In today’s headlines, Oregon counties will miss out on millions of dollars in marijuana money, while Daimler announces temporary Oregon layoffs.
Pot strikes out. State projections estimate $43 billion in revenue from taxes on retail marijuana sales, but counties with dispensary bans will miss out on millions if local governments don’t reverse bans. Marion County, for example, could lose $110 million this year because of its ban on marijuana businesses, the Statesman Journal reports. Nineteen counties in Oregon and 86 individual cities have bans in place preventing marijuana businesses from operating.
The truck stops here. Daimler Trucks North America will temporarily layoff 170 employees in Portland starting July 1, the company announced today. In an interview last month, CEO Martin Daum was philosophical about the downsizing. “We are a cyclical industry, and we need instruments in our industry to respond to that cycle,” Daum said. At the time of the interview, Daimler had announced plans to layoff around 1,200 employees but had yet to announce specific numbers in Portland. The Portland Business Journal has more.
Toxic cloud. While concerns about toxic chemicals have focused on airborne pollutants from companies like Bullseye Glass, the escalating crisis has now wrappedin the public sector. Reports filed last week showed lead in the water in Portland public schools — a crisis made worse by the fact that PPS officials failed to disclose information about lead testing for two months. Two PPS officials have been placed on leave, and other cities have began testing for the toxic chemical (such as Salem).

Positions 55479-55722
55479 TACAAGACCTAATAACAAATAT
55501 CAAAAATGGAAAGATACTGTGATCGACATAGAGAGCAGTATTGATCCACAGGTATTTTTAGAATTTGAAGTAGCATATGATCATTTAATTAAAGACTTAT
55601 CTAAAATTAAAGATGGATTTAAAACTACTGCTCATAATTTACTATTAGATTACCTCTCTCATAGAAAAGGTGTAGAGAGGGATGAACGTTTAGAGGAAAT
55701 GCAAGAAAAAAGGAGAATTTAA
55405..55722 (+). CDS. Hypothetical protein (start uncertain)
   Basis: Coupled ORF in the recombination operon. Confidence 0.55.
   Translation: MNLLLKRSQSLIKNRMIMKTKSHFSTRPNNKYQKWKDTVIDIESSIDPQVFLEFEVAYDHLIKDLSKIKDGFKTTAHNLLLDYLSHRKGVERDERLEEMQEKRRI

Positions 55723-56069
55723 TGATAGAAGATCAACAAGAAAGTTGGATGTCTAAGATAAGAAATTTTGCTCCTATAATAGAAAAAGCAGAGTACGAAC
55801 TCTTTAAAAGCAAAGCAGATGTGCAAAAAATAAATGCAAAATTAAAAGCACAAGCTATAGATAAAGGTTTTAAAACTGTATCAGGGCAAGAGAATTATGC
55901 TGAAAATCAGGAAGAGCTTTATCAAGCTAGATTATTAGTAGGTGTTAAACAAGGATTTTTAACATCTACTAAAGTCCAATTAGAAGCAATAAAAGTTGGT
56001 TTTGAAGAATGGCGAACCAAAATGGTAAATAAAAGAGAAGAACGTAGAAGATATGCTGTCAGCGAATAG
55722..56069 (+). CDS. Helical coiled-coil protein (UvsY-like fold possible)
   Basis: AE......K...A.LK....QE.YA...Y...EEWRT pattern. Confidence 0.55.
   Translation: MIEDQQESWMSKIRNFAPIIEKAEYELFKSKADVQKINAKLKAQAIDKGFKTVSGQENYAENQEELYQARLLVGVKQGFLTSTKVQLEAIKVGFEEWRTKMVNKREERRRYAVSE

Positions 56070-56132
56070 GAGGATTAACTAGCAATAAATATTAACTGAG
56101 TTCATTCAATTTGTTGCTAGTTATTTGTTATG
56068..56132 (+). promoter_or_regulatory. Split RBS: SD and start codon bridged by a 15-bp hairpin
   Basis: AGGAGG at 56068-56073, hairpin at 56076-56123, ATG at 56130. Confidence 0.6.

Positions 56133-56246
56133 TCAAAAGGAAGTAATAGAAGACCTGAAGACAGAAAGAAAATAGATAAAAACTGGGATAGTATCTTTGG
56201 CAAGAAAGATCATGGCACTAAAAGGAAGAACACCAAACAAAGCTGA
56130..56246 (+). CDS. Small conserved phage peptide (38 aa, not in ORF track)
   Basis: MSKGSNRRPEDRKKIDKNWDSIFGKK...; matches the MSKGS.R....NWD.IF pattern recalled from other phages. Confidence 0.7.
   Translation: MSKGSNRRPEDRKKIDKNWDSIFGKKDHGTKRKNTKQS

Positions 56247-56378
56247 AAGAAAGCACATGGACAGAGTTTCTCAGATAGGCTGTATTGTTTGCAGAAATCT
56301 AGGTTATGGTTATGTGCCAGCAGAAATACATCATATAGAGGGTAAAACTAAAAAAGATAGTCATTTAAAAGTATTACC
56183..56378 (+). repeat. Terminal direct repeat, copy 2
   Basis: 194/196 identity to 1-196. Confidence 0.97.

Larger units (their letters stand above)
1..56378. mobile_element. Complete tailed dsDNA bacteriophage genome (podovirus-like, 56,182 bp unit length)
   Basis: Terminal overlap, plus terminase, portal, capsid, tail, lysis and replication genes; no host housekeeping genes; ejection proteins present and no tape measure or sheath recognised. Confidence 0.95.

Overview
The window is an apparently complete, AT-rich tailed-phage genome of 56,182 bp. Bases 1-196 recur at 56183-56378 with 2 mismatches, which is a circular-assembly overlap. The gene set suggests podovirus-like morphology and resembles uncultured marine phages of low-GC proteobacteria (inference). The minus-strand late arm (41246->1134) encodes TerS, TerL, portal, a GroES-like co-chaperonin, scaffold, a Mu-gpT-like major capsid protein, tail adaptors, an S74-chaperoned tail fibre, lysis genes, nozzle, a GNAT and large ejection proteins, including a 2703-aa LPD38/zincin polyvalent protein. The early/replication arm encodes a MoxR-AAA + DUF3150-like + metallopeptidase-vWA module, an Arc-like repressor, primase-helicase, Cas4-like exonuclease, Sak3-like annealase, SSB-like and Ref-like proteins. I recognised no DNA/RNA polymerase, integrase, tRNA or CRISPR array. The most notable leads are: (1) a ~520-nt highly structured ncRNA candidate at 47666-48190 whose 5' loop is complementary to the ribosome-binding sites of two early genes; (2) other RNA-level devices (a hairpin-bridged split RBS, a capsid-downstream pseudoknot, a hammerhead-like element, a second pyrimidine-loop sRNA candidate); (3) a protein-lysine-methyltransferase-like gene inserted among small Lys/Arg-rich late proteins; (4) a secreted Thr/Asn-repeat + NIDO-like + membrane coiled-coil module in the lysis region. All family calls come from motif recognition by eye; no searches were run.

In the clouds. Portland-tech company Cloudability has received $24 million from investors to continue growing its client-base. Since launching five years ago, Cloudability has raised $40 million. The company creates software for companies to monitor and manage spending using cloud infrastructure. CEO Mat Ellis says the new funding will fuel product development and allow the company to enlarge its sales team. The Portland Business Journal has more.
Self-fullfilling prophecy. Everyone said it would happen, and it did happen — a train carrying oil derailed Friday in Mosier, catching fire and shutting down the area. The question now is: what happens next? OPB tells you what you need to know about the derailment. And keep your eyes on Oregon companies like railcar manufacturer Greenbrier, which rode the oil boom and is leading the charge for safer rail cars.
MAX slowdown. High temperatures will continue today and into tomorrow, which means … slow Max trains. Light rail cars must slow down when temperatures hit 90 degrees — so expect a leisurely afternoon commute. TriMet explains.
Hike likely. Federal Reserve Chair Janet Yellen confirmed suspicions today that interest rate hikes are likely, despite a report on job growth showing job growth is below expections. She did not give a timeline for the incerase, but if and when it happens, the rate increase would have been the first in almost a decade. Reuters has more.
Foot fight. New Balance could soon dress the feet of the American military. A Senate bill to be debated this week includes a provision forcing the Pentagon to purchase New Balance sneakers for its new recruits. The White House and Pentagon are concerned this restriction could cause injury if recruits are outfitted with improperly fitted shoes, while New Balance argues the military needs to follow the law and provide American-made gear for its soldiers. Read more from Bloomberg.